Alongside Martins usual monthly Blog, Kaleidoscope CEO, Martin Blakebrough discusses the importance of asking the simple question of “Are You OK?” in his first ever Vlog:
Last month one of our employees, Lisa-Marie, partly because of her own life experience, championed the cause of ‘Don’t be a Bystander’. The campaign is designed to encourage people to support those who may be subject to domestic violence. It is about standing together against abuse and not being afraid to offer support and ask “are you ok?” to a colleague you feel is struggling.
An uncomfortable outcome of such a campaign is that it often brings to light our own issues. When does moaning at your partner for not doing this or that become about controlling them? At what point do we cross the line and become selfish or try to control our partners to see things from our point of view?
The question for many is what counts as Domestic Violence? The classic perception of a victim of domestic violence brings to mind an image of a woman, with her children, outside a refuge with a black eye. When it comes to challenging or questioning someone about suspected domestic violence, we mostly only feel comfortable when the physical signs mean it is impossible to ignore. We all feel comfortable condemning physical abuse because we can easily identify it. The problem is that other forms of abuse are not easy to see and often the most damaging form of unseen abuse is psychological. Coercive Control is very much about controlling another person which is achieved by making that person dependent by undermining their support systems and controlling as many elements of their life as possible. This is often carried out through threats, humiliation, and intimidation.
The fact that domestic violence is sometimes difficult to define can mean that we don’t feel comfortable asking a friend or colleague that difficult question. At work we may see the person appear more isolated and stressed, but if we do not feel the stress is linked to work, we sigh in relief. The truth is we may be the only port of call for that person, and outside their homes may be the only place where a person feels safe to express their fears. The campaign message is simple: ‘Don’t be a by-stander’. If you feel something is not right, ask the question. It could be the lifeline somebody needs.
Another issue that would benefit from the same attitude is excessive alcohol consumption. Alcohol use is very prevalent in our society, and we must have the courage to talk to people about their use if we are concerned. The problem with excessive alcohol use is that it is often paired with shame, and it is this stigma that prevents us from asking questions. Another issue surrounding alcohol use is that it is different for every individual. It is not a question of plain right and wrong as domestic violence is, so requires a cautious approach. In recent news, we have seen Scotland tread on the side of caution as they introduced minimum alcohol pricing. This of course did not please everyone, with some arguing that the minority with drinking problems are having an impact on the majority who drink responsibly.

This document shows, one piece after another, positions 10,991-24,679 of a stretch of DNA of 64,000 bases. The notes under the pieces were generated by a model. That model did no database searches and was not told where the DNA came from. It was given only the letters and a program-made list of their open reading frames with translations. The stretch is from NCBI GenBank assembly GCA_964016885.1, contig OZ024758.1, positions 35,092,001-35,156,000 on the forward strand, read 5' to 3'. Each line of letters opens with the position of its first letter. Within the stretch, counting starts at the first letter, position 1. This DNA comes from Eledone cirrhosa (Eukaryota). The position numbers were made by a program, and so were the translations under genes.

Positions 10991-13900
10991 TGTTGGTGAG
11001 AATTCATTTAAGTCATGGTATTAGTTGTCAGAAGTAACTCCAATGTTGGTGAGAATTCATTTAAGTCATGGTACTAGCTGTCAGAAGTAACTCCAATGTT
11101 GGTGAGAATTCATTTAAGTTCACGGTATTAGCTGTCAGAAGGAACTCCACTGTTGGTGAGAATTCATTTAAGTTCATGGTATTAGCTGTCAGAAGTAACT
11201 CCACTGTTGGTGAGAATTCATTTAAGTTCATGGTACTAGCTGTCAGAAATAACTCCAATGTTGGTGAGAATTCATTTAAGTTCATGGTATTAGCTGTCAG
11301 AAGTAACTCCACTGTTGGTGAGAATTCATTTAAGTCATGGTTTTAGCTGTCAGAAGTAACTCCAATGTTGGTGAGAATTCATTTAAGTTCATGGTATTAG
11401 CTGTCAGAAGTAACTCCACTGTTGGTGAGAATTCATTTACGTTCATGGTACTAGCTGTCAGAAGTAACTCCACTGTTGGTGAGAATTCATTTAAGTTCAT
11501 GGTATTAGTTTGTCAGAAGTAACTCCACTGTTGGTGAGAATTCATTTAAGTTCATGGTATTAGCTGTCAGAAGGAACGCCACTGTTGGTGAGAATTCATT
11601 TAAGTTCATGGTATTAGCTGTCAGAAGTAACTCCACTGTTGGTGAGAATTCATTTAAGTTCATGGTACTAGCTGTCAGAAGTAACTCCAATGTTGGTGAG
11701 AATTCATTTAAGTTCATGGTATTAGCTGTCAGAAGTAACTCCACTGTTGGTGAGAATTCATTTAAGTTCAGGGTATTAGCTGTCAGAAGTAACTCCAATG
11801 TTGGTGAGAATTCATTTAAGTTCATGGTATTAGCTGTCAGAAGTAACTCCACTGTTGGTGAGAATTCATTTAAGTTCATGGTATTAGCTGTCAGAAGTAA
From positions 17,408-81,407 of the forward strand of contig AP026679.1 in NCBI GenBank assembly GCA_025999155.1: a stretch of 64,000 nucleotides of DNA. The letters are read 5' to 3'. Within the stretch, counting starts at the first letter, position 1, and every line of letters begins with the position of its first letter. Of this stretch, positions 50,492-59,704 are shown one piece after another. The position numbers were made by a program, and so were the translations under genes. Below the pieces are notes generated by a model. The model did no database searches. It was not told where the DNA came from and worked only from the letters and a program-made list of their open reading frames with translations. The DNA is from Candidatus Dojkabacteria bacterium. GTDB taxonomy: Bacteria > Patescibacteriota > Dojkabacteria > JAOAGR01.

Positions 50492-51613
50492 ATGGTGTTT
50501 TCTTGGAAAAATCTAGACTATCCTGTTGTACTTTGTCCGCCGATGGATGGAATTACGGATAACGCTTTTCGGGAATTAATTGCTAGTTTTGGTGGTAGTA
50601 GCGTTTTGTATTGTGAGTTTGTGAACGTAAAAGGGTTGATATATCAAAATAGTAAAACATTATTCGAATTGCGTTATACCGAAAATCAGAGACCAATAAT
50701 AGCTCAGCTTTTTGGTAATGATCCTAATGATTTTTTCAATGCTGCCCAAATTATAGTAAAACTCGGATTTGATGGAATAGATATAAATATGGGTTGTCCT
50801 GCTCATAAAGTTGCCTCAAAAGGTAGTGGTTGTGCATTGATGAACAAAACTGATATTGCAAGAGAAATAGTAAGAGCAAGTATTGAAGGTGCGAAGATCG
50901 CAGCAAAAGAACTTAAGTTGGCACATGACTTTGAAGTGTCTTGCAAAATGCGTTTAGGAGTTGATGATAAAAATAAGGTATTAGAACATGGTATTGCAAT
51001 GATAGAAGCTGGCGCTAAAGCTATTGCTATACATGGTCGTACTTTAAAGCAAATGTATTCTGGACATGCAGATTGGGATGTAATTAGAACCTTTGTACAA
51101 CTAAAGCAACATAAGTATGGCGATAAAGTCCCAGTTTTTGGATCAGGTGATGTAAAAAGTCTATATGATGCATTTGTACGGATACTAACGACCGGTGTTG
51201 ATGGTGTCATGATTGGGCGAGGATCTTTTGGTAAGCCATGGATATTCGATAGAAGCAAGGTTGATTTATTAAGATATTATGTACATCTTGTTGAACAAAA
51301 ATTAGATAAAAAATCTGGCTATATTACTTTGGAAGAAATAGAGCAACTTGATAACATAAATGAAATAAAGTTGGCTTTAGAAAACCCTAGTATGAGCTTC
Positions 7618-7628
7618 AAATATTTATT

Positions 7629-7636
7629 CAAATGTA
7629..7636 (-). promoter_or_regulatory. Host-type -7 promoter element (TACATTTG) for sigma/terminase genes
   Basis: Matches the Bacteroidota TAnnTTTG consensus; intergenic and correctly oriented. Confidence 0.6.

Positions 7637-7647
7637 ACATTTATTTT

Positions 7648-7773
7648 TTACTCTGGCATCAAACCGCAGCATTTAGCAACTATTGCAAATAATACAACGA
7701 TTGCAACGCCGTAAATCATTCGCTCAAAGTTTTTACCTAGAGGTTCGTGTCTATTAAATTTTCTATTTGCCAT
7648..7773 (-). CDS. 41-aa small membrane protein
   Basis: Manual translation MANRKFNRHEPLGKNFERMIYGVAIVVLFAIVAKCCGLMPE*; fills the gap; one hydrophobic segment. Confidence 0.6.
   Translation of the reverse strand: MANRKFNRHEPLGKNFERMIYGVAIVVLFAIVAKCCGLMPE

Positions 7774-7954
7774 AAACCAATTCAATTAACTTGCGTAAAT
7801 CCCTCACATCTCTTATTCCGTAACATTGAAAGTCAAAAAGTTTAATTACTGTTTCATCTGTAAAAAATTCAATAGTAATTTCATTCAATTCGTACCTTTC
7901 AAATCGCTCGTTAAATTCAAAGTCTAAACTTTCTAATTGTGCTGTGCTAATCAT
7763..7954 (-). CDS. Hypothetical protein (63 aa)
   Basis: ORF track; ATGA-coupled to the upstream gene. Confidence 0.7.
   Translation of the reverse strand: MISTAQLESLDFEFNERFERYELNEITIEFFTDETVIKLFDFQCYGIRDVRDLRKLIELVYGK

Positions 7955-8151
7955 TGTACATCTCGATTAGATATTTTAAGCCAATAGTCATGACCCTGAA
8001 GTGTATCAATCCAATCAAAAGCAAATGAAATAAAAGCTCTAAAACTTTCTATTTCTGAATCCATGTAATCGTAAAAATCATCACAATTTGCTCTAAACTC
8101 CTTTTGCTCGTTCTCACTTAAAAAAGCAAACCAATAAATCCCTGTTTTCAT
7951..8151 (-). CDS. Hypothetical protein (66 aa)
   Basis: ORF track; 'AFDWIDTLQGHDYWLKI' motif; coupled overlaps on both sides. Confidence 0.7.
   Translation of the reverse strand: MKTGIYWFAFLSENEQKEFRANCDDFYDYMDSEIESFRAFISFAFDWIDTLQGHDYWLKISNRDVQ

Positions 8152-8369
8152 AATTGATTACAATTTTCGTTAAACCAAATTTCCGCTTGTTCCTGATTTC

Again, the general perception of a problem drinker is of a person who is on the streets, clutching on to their special brew while asking for a few of our pennies as we pass by. The person we see in our mind’s eye may be in a hostel, in a single room, or in some cases we picture that heavy drinker isolated and cut off from society, confined to their home. We might see a young person causing a fight in a drunken brawl outside a nightclub.
Of course these are problem drinkers, and in some cases they cause us problems through their anti-social behaviour. Many feel they are a drain on our resources as they either beg or get state benefits. Despite these common ideas about problem drinking, the definition of a problem drinker needs to be broadened in everyone’s mind given the dangers of alcohol consumption. Alcohol is a particularly serious issue for the over 50s. It is why a new emphasis on raising awareness in that age group about how damaging alcohol can be, is now being developed.
The problem is not just about developing strategies to help people in areas of deprivation, it is also about asking individuals to assess themselves. It is important that when we discuss alcohol we ask ourselves difficult questions about our own use. What is becoming clear is any alcohol use has risks, and the more consumed, the greater that risk. We have to acknowledge those risks and ensure we are educated on the effects of alcohol in order to help ourselves and others.
In order to tackle both of the issues discussed here, what we need is kindness. We have to show kindness and courage and be prepared to take a risk in order to offer support to those who need it.
For more information on any of the issues mentioned, please see the links below: